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Stress of the Long Distance Caregiver

Nearly 5 million Americans who provide care to older family members are considered long-distance caregivers

An estimated 15 percent of the 34 million Americans who care for older family members are Long Distance Caregivers, defined as living an hour or more away from their relative. Serving in such a capacity can have an impact on one’s family life, finances and career, not to mention emotional well-being.

Rachel lives with her family about an hour and a half away from her widowed father, Stan. Until recently, the distance was not a problem. Ever since her mother had died, Rachel would meet her dad monthly for dinner at a restaurant located halfway between them, and he would often drive to her home for holidays.

This changed abruptly when Stan suffered the first of several minor strokes. He could no longer drive, so the monthly dinners ended. Although Stan always reassured his daughter on the phone that he was fine, she would feel uneasy whenever the call ended. He sounded a little too subdued, a little less responsive. He acted forgetful at times, and sometimes sounded depressed. Things he once liked to do, play golf, take long walks ‚ he now avoided. She worried about whether he was eating properly, and if he would suffer another, and more serious stroke.

In addition, she found herself regularly on the phone with his doctor. She started taking days off from work to drive Stan to the doctor, or simply to check up on him. These were days she could not afford to lose.

She knew there was no way Stan would ever agree to live with them or choose to give up the house and live in a senior facility. Decisions needed to be made, and soon, and she wasn’t sure what to do.

Rachel’s situation is hardly unique, as it is the typical life of the long distance caregiver. Living an hour or more away from their loved one, they feel responsible for their relatives health and well-being, and often face difficult and complex challenges.

According to a study on Long-Distance Caregiving conducted by the National Alliance for Caregiving in collaboration with AARP, 15% of the estimated 34 million Americans who provide care to older family members are considered long-distance caregivers, defined as living an hour or more away.

Living away from an aging parent can have an impact on one’s family life, finances and career, not to mention emotional well-being. It often requires caregivers to miss work to care for their relatives, manage and supervise paid care providers from a distance, and feel left out of decisions made by health care professionals or others.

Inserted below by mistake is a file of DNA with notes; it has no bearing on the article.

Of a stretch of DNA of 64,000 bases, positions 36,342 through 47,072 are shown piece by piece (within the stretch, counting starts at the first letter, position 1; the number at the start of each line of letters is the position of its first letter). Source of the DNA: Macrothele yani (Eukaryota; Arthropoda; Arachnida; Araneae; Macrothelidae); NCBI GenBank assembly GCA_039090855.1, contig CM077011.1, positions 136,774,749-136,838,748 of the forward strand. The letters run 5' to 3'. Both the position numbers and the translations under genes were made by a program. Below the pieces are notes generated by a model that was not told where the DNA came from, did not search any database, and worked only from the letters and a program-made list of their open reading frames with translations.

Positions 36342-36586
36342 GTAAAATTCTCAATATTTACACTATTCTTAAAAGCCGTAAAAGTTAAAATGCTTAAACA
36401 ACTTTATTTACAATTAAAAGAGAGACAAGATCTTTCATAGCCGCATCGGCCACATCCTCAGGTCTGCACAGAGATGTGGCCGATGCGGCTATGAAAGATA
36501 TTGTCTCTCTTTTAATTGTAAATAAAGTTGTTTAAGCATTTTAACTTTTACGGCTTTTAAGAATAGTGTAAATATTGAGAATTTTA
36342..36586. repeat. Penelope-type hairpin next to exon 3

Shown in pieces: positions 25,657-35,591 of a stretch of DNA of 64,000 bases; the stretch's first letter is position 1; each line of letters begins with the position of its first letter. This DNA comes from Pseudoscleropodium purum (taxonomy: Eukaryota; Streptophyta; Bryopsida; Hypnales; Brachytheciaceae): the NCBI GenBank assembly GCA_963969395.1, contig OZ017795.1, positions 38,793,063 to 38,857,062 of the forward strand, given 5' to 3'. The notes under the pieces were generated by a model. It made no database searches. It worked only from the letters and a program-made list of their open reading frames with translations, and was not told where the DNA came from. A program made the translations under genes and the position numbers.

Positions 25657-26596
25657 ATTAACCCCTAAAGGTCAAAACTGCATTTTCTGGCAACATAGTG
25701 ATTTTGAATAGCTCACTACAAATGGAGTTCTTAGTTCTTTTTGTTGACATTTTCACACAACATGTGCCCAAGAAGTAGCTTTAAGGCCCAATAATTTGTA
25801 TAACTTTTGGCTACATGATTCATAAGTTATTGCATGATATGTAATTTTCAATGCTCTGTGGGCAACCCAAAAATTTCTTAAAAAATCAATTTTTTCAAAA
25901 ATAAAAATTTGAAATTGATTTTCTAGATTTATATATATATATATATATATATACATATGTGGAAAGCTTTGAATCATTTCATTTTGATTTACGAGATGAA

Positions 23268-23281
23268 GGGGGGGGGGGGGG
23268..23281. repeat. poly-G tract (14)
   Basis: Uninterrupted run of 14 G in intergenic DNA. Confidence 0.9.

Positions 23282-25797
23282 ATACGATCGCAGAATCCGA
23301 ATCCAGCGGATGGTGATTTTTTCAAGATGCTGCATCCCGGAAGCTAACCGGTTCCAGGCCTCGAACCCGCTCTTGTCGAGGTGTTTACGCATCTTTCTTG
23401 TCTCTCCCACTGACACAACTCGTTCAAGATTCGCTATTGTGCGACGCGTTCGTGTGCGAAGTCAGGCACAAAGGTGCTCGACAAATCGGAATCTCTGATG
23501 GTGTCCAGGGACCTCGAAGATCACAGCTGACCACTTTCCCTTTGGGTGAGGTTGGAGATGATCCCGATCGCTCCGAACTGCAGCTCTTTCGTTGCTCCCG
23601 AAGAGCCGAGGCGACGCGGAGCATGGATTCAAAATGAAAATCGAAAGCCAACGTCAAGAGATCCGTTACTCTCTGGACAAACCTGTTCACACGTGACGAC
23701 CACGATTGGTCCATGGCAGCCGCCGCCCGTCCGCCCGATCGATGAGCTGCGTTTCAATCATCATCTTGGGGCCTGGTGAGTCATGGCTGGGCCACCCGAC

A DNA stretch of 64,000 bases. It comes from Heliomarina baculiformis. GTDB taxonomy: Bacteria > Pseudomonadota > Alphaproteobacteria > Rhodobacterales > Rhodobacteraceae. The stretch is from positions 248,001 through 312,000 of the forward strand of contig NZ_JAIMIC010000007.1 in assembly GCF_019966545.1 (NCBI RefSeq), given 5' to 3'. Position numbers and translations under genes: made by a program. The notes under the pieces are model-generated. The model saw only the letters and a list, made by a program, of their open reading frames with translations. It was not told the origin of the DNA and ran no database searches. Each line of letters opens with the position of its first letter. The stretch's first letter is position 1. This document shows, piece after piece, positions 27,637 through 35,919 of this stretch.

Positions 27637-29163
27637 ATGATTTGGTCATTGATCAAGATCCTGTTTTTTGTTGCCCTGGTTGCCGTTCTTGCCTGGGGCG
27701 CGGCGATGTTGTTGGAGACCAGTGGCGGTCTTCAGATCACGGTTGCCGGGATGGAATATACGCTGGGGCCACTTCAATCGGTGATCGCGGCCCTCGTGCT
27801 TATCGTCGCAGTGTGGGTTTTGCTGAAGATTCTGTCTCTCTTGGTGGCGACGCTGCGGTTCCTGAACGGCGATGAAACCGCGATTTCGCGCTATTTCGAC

The survey also learned the following about long-distance caregivers:

  • Despite living an average distance of 450 miles or nearly 7 1/2 hours away from the individual they care for, more than half say they visit at least a few times monthly.
  • Nearly a quarter of the long distance caregivers are the only or primary caregiver.
  • Nearly three quarters help their loved one with the instrumental Activities of Daily Living (ADLs), such as transportation, grocery shopping, managing finances or medications, or cooking and on average, spend 22 hours a month doing this.
  • Almost 40% also provide help with the more intense ADLs, such as bathing, dressing, feeding and toileting for an average of 12 hours per month.
  • Nearly 80% work either full or part-time, and more than 40% have had to rearrange their work schedules in order to perform their caregiving responsibilities. Furthermore, 36% reported missing days or work and 12% have taken a leave of absence.

What Can Be Done

  • If you are the primary caregiver, identify someone you can trust to be your eyes and ears when you’re not available. This means counting on a trusted neighbor or friend, or hiring a home health care agency. Professional home care services can range from non-medical care (for companionship, shopping, cleaning, etc.) for several hours a week, to live-in medical services (as provided by a trained home health aide).
  • Find senior resources located near the loved one to identify available programs. These may range from Meals on Wheels to adult day care.
  • Pull together a list of prescriptions and over-the-counter medications used by your loved one, including doses and schedules. With many elderly simultaneously taking an average of six different prescription drugs and three or four over-the-counter products, they could be at risk for adverse interactions. This list should be provided to both the individual and the caregiver.
  • Make your visits count by looking for possible safety hazards in the home. With visits at a premium, take advantage of them by looking for accidents waiting to happen – e.g. loose rugs, faulty steps, poor lighting, unsafe clutter.
  • Have your relative create an advanced directive stating his or her healthcare treatment preferences. This written document can help a family avoid conflicts that can occur should there be any disagreements over future treatment decisions.
  • Consider the use of a Personal Emergency Response System. This provides the loved one with a pendant to be worn at all times that will trigger a call to an emergency vehicle and the caregiver in case of a fall, illness or accident.

 

Stress of the Long Distance Caregiver
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